Stocks turned lower Monday. John Canally, chief economic strategist at LPL Financial in Boston, said many investors think the market has gone too long without a major fall. “I can’t tell you how many calls we’re getting now asking, ‘Is this it? Is this the big one?’ ” he said.
NEW YORK (AP) — Concerns over high stock prices and global politics continued to plague markets Monday as major stock indexes ended with slight losses in another day of choppy trading. Pro-democracy protests in Hong Kong, a major world financial center, added to the host of political concerns on investors’ minds.
It could have been worse. The Dow Jones industrial average sank 178 points in the opening minutes, a sudden drop of 1 percent, but then it climbed back.
“You have a ton of risks that have brought back in the market’s focus,” said Brad McMillan, chief investment officer for Commonwealth Financial in Waltham, Massachusetts. “There’s just a heck of a lot of uncertainty right now.”
The Dow lost 41.93 points, or 0.2 percent, to 17,071.22. The Standard & Poor’s 500 index lost 5.05 points, or 0.3 percent, to 1,977.80. The Nasdaq composite slipped 6.34 points, or 0.1 percent, to 4,505.85.
DreamWorks Animation, the studio behind “Shrek” and “Madagascar,” soared 26 percent following reports that Japan’s SoftBank Corp. is in talks to buy the company. DreamWorks gained $5.82 to $28.18.
The market has turned choppy in recent weeks, flipping between solid gains and steep losses. Since hitting a record on Sept. 18, the S&P 500 has slipped 1.7 percent. Coming after a calm summer, the slide has set off a flurry of worried calls to brokerages.
John Canally, chief economic strategist at LPL Financial in Boston, said many investors think the market has gone too long without a major fall. “I can’t tell you how many calls we’re getting now asking, `Is this it? Is this the big one?'” he said.
One reason for the recent turbulence is that the stock market appears “priced for perfection,” McMillan said. It’s an increasingly common saying among investors, and it means the S&P 500 is so high that corporate profits and the economy have to keep improving just to sustain current prices. Good news isn’t enough.
“The question is no longer, are we doing well? It’s, are we doing even better?” McMillan said. “When you pay for perfection, anything shy of that is a disappointment.”
At current prices, investors are paying $16.69 for every dollar in company earnings, according to data from FactSet. That’s 10 percent above the long-term average. “There’s a certain amount of faith needed at this level,” McMillan said.
Traders have pushed the stock market lower despite a string of encouraging economic news. The latest came from the Commerce Department, which reported on Monday that consumer spending rose 0.5 percent in August from the previous month. Auto sales made up about half of the increase. It was further evidence that the economy is on solid footing heading into the end of the year.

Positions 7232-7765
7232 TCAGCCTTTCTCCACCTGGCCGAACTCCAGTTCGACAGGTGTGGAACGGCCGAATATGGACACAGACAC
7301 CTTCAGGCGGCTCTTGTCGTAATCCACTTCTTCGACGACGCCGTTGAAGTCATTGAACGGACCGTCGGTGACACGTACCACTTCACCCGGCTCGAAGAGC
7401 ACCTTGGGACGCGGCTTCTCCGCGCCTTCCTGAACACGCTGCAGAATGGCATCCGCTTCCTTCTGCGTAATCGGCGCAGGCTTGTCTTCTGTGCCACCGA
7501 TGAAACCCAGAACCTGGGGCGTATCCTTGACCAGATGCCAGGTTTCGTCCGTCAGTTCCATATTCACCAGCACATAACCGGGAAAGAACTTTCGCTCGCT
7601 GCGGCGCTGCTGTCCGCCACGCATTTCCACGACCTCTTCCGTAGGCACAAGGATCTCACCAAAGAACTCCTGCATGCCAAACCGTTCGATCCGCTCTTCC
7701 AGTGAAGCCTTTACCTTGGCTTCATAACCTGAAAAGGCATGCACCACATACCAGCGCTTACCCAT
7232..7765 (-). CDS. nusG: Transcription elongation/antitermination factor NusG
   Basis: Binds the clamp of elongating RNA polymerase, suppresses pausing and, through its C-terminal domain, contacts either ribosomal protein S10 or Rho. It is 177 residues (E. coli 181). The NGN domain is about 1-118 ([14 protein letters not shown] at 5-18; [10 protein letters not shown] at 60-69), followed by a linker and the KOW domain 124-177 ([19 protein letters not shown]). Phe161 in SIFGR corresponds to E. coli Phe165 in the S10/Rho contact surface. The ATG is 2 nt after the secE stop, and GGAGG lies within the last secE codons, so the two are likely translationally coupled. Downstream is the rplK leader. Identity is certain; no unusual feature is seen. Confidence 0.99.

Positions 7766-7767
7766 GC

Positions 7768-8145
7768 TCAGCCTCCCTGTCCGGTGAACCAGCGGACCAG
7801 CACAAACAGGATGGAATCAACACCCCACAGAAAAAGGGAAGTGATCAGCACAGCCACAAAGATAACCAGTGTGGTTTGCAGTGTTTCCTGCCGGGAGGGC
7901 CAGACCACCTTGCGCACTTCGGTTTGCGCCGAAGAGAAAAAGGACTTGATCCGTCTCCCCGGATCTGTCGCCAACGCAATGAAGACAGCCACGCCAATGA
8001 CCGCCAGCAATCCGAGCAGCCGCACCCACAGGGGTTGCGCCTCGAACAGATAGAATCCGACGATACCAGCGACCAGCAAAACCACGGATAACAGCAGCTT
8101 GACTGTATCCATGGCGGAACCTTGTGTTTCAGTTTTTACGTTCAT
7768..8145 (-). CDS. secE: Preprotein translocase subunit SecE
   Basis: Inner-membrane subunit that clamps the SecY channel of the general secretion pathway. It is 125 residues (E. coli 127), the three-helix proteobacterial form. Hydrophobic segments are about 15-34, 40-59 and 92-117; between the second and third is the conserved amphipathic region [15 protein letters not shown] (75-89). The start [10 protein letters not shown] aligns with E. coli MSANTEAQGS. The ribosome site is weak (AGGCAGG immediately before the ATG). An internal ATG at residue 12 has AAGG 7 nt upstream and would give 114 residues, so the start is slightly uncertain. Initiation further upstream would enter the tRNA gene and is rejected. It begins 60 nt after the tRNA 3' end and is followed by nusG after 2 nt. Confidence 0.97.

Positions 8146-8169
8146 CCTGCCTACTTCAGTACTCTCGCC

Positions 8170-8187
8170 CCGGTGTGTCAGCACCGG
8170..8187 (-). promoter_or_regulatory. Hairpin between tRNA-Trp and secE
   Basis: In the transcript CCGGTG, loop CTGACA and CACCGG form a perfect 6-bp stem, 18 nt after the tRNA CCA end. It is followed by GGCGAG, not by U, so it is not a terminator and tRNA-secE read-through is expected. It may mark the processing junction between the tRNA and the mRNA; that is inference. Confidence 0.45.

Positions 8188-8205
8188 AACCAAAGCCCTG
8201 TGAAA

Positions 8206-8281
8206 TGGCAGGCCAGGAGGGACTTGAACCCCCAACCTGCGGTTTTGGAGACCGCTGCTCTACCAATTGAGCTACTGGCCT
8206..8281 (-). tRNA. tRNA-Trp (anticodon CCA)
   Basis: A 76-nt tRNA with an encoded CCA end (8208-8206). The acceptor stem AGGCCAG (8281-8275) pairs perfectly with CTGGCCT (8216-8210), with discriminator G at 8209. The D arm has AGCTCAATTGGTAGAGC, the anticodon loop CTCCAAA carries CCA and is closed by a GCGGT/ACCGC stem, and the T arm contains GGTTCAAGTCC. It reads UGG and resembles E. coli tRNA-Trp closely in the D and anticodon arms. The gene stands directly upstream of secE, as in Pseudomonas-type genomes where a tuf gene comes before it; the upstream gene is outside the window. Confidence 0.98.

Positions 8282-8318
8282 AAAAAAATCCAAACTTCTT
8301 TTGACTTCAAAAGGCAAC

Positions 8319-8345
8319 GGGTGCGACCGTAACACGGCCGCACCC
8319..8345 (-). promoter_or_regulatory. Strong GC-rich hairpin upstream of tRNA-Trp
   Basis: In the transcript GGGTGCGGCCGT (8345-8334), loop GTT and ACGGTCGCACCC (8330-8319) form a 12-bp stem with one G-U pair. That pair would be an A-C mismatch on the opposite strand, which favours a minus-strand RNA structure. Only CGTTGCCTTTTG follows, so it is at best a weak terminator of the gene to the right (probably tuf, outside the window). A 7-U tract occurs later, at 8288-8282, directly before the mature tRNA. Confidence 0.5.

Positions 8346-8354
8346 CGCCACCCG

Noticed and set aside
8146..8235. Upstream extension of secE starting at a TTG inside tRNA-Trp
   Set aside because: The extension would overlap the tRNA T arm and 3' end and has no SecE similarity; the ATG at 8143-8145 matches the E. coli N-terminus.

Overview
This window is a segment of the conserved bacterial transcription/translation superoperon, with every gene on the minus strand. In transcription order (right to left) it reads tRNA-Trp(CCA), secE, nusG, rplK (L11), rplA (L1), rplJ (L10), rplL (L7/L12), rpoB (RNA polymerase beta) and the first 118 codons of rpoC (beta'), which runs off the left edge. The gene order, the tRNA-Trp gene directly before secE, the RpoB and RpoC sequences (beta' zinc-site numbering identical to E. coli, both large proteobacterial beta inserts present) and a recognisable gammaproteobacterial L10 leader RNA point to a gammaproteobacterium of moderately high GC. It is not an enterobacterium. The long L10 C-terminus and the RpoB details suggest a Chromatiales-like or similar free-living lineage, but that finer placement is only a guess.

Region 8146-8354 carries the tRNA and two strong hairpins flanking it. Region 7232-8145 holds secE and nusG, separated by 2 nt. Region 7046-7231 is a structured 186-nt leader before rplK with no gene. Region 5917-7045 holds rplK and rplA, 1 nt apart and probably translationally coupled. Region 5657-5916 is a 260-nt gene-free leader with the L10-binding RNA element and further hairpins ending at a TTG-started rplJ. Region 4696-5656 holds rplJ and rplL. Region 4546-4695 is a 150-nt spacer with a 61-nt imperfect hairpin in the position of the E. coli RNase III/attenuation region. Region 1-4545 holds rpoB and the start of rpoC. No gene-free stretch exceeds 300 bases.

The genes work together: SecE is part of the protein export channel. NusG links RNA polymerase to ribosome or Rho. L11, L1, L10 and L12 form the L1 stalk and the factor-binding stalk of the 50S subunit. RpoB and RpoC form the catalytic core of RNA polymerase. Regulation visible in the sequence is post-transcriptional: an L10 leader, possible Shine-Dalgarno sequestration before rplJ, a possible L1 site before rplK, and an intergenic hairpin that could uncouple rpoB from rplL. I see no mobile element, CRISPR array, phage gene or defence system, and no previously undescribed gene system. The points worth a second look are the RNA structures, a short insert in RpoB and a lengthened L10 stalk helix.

“The consumer is back in the driver’s seat where they should be, moving the economy ahead at what looks like a strong 3 percent pace,” said Chris Rupkey, chief financial economist at the Bank of Tokyo in New York, in a note to clients. “Somebody please tell the stock market. Can’t ask more of the economy than that.”
Pro-democracy protests in Hong Kong escalated Monday, raising concerns that a crackdown by the Chinese government could make the situation worse. Thousands of people took to the streets over the weekend in a challenge against Beijing’s decision to limit political reforms. Police fired tear gas and detained 78 protesters.
The situation in Hong Kong weighed on its main stock index, the Hang Seng, which closed with a loss of 1.9 percent. Japan’s Nikkei 225 index rose 0.5 percent, and China’s Shanghai Composite added 0.4 percent.
Major markets in Europe sank. France’s CAC-40 fell 0.8 percent, while Germany’s DAX fell 0.7 percent. The FTSE 100 of leading British companies was flat.
Back in the U.S., NiSource surged 6 percent after saying that it plans to split off its natural-gas pipeline business into a stand-alone company. NiSource expects that new company, Columbia Pipeline Group, to be listed on the New York Stock Exchange by the middle of next year. NiSource climbed $2.26 to $40.84.
Prices for U.S. government bonds rose, sending yields lower. The yield on the 10-year Treasury note fell to 2.48 percent from 2.53 percent late Friday.
In commodities trading, the price of gold edged up $3.40 to settle at $1,218.80 an ounce, silver rose three cents to $17.57 an ounce and copper rose two cents to $3.06 a pound.
The price of oil rose amid signs that U.S. refineries are demanding more crude oil to boost output of gasoline. Benchmark U.S. oil gained $1.03 to $94.57 a barrel. Gasoline futures increased 3.44 cents to $2.696 a gallon.
Brent crude, a benchmark for international oils, rose 20 cents to $97.20 a barrel in London.
In other energy futures trading on NYMEX, heating oil was flat at $2.70 a gallon and natural gas rose 12.5 cents to $4.154 per 1,000 cubic feet.